POLICE STATION SARAI ROHILLA
INSPECTOR TRILOK SINGH (A SIKH OFFICER) WAS CHANGED ON THE
MORNING OF IST NOVEMBER 1984 AND INSPECTOR RAGHUNATH SINGH TOOK OVER THE
CHARGE AS S.H.O.
This Police Station has one Police Post namely, Inderlok under
it and Sub Inspector O.P. Sahai incharge of the same.
to the Police Station records, the number of persons killed in the police
station Sarai Rohilla was twelve whereas subsequent investigation by Delhi
Administration, Delhi indicates 44 deaths.
From the police records it appears that the Deputy Commissioner of Police (North) had sent a message on 31st October 1984 to SHO, Police Station Sarai Rohilla that no mob should be allowed to gather near Gurudwara. Special attention was to be paid to car parking and market places. These instructions apparently remained only on paper because in Sarai Rohilla three Gurudwara were subjected to attack and arson. Besides, it would be clear from the various affidavits filed before the Commission that a large number of houses, shops and motor vehicles were also burnt in the jurisdiction of this Police Station.
As already mentioned, the change of this SHO at this critical time was administratively unsound. The incidents of violence in this Police Station had started after the new SHO took charge i.e. on 1st November 1984. Initially the buses were stopped near Inderlok Chowk, followed by looting and arson. The most serious incident, however, was the firing in Sarai Rohilla Gurudwara opposite Railway Protection Force Lines. The first indication that trouble was brewing near this Gurudwara was a message which was received in the Police Control Room at 1501 hours in which it was reported that on Old Rohtak Road near Railway Protection Force Lines, Police Station Sarai Rohilla, people had taken out arms and some trouble was brewing. This message was communicated to all concerned from Additional Commissioner of Police) Range) downwards. From the report of Deputy Commissioner of Police (North) also it is clear that he along with Addl. Commissioner of Police rushed to the spot and sent messages to SHO and Asst. Commissioner of Police to arrive at the Gurudwara. To quote from his report dated the 10th November, 1984:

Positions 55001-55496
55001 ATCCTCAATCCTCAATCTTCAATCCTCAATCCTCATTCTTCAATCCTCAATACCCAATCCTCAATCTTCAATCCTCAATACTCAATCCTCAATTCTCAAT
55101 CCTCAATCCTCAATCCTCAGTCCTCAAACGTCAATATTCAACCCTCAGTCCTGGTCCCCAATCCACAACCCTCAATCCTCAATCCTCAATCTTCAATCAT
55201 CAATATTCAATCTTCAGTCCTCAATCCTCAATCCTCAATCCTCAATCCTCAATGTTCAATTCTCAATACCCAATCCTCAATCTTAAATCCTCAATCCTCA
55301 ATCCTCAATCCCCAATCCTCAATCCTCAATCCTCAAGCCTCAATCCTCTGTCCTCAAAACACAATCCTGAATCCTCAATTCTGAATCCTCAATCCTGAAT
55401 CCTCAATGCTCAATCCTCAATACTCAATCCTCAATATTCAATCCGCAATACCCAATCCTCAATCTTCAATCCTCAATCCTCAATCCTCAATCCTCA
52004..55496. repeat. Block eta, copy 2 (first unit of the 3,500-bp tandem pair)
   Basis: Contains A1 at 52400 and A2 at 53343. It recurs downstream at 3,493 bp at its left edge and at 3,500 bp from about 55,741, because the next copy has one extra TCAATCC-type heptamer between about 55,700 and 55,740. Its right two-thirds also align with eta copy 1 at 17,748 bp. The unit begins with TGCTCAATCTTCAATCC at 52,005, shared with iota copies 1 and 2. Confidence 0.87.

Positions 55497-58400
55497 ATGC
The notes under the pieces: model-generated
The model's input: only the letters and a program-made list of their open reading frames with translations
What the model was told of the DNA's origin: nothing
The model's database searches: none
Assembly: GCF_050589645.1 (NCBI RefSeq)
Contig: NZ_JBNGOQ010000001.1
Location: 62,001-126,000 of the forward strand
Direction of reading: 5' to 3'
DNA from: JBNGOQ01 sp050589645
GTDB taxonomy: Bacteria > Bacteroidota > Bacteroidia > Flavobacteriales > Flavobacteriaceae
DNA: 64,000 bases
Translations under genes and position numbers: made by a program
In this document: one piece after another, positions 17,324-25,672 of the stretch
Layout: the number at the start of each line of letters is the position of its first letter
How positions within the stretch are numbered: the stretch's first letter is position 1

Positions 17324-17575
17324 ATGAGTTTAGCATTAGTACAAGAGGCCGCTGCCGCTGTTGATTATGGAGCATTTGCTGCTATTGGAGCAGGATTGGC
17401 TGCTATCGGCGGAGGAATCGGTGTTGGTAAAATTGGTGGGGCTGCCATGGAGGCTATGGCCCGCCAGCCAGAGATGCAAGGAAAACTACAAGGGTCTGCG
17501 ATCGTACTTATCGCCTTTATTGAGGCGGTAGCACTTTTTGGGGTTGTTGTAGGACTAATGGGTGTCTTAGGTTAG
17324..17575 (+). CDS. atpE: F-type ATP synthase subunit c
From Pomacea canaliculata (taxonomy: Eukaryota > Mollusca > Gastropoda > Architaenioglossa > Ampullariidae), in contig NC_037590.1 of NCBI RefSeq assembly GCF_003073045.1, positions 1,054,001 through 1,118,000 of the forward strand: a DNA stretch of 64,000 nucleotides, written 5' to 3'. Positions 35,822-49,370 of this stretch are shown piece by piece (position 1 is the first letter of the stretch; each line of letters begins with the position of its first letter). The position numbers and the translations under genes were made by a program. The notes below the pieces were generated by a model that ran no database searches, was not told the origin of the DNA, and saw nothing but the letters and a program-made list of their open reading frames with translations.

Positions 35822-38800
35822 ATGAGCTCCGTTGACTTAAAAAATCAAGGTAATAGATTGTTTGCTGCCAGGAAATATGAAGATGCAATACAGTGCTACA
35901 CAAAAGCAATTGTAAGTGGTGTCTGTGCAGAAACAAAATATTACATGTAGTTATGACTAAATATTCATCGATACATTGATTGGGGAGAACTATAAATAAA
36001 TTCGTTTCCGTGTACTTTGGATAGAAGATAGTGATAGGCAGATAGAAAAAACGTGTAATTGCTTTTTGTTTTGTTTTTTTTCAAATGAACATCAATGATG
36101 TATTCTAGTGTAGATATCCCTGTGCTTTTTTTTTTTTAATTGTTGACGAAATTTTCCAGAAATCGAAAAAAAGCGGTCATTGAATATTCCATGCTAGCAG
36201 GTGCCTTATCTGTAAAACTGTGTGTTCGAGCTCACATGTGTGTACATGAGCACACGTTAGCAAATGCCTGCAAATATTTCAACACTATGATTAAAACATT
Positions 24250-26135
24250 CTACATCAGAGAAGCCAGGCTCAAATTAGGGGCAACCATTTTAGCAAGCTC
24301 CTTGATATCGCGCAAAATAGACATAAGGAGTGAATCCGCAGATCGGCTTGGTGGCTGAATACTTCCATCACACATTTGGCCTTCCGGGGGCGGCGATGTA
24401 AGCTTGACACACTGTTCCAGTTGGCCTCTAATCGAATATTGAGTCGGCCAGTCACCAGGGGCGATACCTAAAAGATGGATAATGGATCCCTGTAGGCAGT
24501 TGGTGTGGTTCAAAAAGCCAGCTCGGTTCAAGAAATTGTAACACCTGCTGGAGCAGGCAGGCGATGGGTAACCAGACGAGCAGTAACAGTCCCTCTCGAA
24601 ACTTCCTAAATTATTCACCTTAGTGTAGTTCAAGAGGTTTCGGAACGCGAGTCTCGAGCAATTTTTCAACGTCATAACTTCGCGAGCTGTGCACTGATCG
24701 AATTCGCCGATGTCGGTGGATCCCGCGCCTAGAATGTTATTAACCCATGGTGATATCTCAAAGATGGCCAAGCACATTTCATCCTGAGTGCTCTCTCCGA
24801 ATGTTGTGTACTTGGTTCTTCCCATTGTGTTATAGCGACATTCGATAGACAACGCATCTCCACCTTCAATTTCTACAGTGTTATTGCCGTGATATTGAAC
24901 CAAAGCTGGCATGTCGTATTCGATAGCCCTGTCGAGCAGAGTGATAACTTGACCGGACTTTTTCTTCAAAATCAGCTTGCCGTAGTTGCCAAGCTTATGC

“ I along with Additional Commissioner of Police (Range), Delhi rushed there and the situation laws controlled. Assistant Commissioner of Police Ashok Vihar also reached there and took charge of the situation.”
this statement is to be believed, Addl. Commissioner of Police and Deputy
Commissioner of Police (North) were the first to arrive and thereafter
Assistant Commissioner of Police, Ashok Vihar also reached the scene of
occurrence. Dy. Commissioner
of Police states that the situation was controlled.
However, if the witnesses who were cross-examined at length by
the Misra Commission are to be believed, the police did not control the
situation, merely ordered the Sikhs to enter Gurudwara and thereafter
the Railway Protection Force Jawans started firing indiscriminately.
Misra Commission had this incident investigated on the affidavit
of Balbir Singh (2368) and came up with a finding which is quoted below:
“ Firing by Railway Protection Force on Gurudwara Prima facie correct. Forty-seven rounds of .303 ammunition fired as disclosed from the record. Firing was prima facie unwarranted. Police Officers on duty lost total control over the subordinates and the subordinates got arms and ammunitions issued to themselves and resorted to uncontrolled firing.”
firing took place after 1500 hrs and before 1525 hours as we have a message
in the log book of Police Station Sarai Rohilla from G.3 i.e. Additional
Commissioner of Police (Range) to the effect that firing is taking place
in front of the Railway Protection Force Lines and that SHO, Police Station
Sarai Rohilla should also reach there.
From this it is clear that Assistant Commissioner of Police had
reached the scene of occurrence and they also needed the SHO it assist.
Only two cases have been registered in this Police Station on 1st November 1984 and both of them are on complaints by private persons sent through Sub Inspector although a very large number of incidents had taken place.